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The Honolulu Advertiser

Posted on: Wednesday, July 21, 2004

BOE races include prominent people who want reform

 •  Few free rides in election
 •  Candidates for the Sept. 18 primary election

By Derrick DePledge
Advertiser Education Writer

A former U.S. congressman. A respected financier. A prominent attorney. A former state representative. The debate over education reform has drawn some bigger names into what have traditionally been rather sleepy campaigns for the state Board of Education.

Seven of the school board's 13 elected seats are up for re-election this year and several candidates said yesterday they feel the board is poised to play a vital role in improving Hawai'i's public schools.

The Democratic-controlled state Legislature approved a reform plan this year that will give schools more power over money and direction. Gov. Linda Lingle has said that she will continue to push to break up the state Department of Education into local districts with elected boards.

The Republican governor has said that she would make education reform an issue against Democrats in state House and Senate elections this fall and, while school board elections are theoretically nonpartisan, Lingle supporters did help recruit candidates for the board.

Several candidates said yesterday that, Capitol politics aside, the climate is ripe for change after years of stagnation.

"If I can't make change, or we as a board cannot make change, I want to be in a position to tell the people why," said Cecil Heftel, a Democrat who represented Honolulu in Congress for a decade.

Heftel is one of several high-profile candidates for three at-large O'ahu seats on the board. Board members Carol Gabbard and Shelton Jim On chose not to pursue re-election, so the only at-large incumbent running again is Garrett Toguchi.

Robert Midkiff, who led the Bishop Trust and the American Trust and has been active in the Hawai'i Theatre Center, is an at-large candidate. He was instrumental in starting the Good Beginnings Alliance, which has promoted early-childhood education. "I would like to make sure that children are ready for school and schools are ready for children," he said.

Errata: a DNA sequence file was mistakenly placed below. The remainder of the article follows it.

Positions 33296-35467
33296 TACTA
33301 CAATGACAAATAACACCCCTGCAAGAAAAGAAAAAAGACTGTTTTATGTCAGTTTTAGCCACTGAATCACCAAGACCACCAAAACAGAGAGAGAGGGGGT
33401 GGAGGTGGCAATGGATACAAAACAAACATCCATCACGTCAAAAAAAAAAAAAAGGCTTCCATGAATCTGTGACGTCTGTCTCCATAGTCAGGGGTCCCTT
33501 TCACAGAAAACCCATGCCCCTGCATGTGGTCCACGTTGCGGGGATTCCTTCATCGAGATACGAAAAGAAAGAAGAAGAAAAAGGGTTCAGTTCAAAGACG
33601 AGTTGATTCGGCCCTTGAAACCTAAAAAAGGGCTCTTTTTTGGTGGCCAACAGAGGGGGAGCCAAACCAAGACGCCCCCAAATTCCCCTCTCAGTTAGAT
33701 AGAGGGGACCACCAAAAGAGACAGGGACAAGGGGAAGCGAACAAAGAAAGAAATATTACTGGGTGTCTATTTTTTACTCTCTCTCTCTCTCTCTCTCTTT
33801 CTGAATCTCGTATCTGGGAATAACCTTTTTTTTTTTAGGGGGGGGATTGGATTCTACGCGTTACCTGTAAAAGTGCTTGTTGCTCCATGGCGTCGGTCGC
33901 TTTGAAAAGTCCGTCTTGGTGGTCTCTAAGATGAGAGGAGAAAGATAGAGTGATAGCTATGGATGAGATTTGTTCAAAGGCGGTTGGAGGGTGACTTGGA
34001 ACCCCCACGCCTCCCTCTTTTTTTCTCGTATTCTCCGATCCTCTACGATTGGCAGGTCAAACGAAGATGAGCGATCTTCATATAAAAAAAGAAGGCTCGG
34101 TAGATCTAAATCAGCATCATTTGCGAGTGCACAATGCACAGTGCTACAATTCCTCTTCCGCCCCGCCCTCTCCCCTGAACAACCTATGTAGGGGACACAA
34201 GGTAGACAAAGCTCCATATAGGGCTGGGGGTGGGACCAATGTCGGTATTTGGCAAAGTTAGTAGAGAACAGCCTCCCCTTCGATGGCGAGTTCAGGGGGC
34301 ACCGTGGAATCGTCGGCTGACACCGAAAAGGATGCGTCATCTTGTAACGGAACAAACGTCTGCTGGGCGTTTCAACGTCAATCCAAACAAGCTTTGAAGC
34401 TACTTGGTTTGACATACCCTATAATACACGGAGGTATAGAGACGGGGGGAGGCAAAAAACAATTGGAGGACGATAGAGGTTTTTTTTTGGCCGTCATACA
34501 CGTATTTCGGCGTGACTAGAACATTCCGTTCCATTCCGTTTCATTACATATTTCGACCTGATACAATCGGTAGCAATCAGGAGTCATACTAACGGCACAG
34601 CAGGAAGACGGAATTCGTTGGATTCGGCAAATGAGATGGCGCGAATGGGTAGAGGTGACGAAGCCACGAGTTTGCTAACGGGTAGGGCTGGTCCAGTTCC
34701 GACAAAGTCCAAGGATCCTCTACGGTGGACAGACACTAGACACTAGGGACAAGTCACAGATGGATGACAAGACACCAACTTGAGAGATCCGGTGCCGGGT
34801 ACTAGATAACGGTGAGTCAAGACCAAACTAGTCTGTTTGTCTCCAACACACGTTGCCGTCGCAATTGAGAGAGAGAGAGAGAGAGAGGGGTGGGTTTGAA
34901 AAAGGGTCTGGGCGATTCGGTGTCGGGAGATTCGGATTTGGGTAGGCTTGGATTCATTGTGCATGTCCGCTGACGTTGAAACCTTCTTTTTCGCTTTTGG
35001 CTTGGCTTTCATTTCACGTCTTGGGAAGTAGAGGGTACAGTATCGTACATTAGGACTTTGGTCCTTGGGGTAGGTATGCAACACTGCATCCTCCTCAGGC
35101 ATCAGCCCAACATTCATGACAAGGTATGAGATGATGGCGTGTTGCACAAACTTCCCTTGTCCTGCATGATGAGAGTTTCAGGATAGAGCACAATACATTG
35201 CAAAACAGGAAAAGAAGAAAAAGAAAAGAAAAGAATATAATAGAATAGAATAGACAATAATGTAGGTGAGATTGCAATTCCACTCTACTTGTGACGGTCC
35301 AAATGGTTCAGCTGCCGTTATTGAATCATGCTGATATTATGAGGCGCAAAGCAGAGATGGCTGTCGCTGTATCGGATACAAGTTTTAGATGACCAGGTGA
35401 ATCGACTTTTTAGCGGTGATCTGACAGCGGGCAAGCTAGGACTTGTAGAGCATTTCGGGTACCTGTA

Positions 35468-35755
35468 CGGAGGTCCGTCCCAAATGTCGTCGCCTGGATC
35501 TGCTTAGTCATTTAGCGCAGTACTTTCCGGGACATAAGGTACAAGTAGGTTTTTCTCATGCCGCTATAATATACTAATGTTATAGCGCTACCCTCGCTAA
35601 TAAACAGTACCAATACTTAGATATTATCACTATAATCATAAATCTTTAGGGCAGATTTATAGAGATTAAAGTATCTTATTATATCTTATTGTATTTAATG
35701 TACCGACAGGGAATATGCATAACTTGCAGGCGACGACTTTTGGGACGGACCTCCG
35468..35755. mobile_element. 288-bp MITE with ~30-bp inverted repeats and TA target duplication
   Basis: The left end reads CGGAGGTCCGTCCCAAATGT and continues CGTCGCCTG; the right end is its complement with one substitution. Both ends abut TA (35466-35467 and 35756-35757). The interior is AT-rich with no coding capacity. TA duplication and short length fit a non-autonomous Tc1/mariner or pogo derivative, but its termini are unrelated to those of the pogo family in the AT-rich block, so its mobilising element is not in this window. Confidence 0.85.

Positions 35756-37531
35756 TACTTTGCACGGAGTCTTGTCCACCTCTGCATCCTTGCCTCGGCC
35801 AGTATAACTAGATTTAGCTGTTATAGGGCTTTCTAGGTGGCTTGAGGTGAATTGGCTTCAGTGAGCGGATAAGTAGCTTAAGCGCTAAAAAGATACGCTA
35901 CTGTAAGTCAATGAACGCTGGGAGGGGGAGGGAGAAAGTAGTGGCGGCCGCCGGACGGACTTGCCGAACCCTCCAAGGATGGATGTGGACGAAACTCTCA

Darwin Ching, an attorney and former deputy attorney general, said he was moved to run to advance Lingle's school board proposals, which were opposed by the school board and defeated by the Legislature. He said he favors splitting the DOE into local districts with elected boards and shifting more power down to the local level.

"Now is the time to move forward and start talking about different things," said Ching, who was encouraged by Lingle supporters. "It's about giving responsibility back to the parents, teachers and principals."

Lei Ahu Isa, a former state representative, said she was recruited by Lingle supporters. She said she still wants to listen to both sides on local school boards, but believes the board will have an important oversight role if schools get more authority over finance. "It's really important that we put people on the board with budget backgrounds because schools are going to have more money and autonomy," Ahu Isa said.

Shannon Wood, a Windward community activist who has fought dumping on Kapa'a Quarry Road, is also running for an at-large seat.

Breene Harimoto, the school board's chairman, said the caliber of the candidates could make the elections much more visible than in the past. The last school board race that attracted widespread attention involved Gabbard in 2000, who was opposed by gay-rights activists who objected to the Gabbard family's campaigns against gay marriage.

"I think on the positive side this will bring more attention to education," he said.

Harimoto, who is running for re-election for a Leeward seat, is facing Shad Kane, a retired police lieutenant urged by Lingle supporters to run. Kane said he wants to preserve the Hawaiian cultural history of rapidly growing areas such as Kapolei and sees parallels to the governor's calls for decentralizing public education. "It's trying to get people more involved on the community level," Kane said.

In a Honolulu district seat, Denise Matsumoto is running for re-election in a race that includes former board member Keith Sakata.

Two school board seats are also up on the Neighbor Islands. Herbert Watanabe is running for re-election on the Big Island against candidates that include Nadia Quintana-Davies, a former California teacher. On Kaua'i, former board chairman Mitsugi Nakashima and former principal Margaret Cox are among the candidates seeking to replace Sherwood Hara, who is not running for re-election.

Staff writer Eloise Aguiar contributed to this report. Reach Derrick DePledge at ddepledge@honoluluadvertiser.com or 525-8084.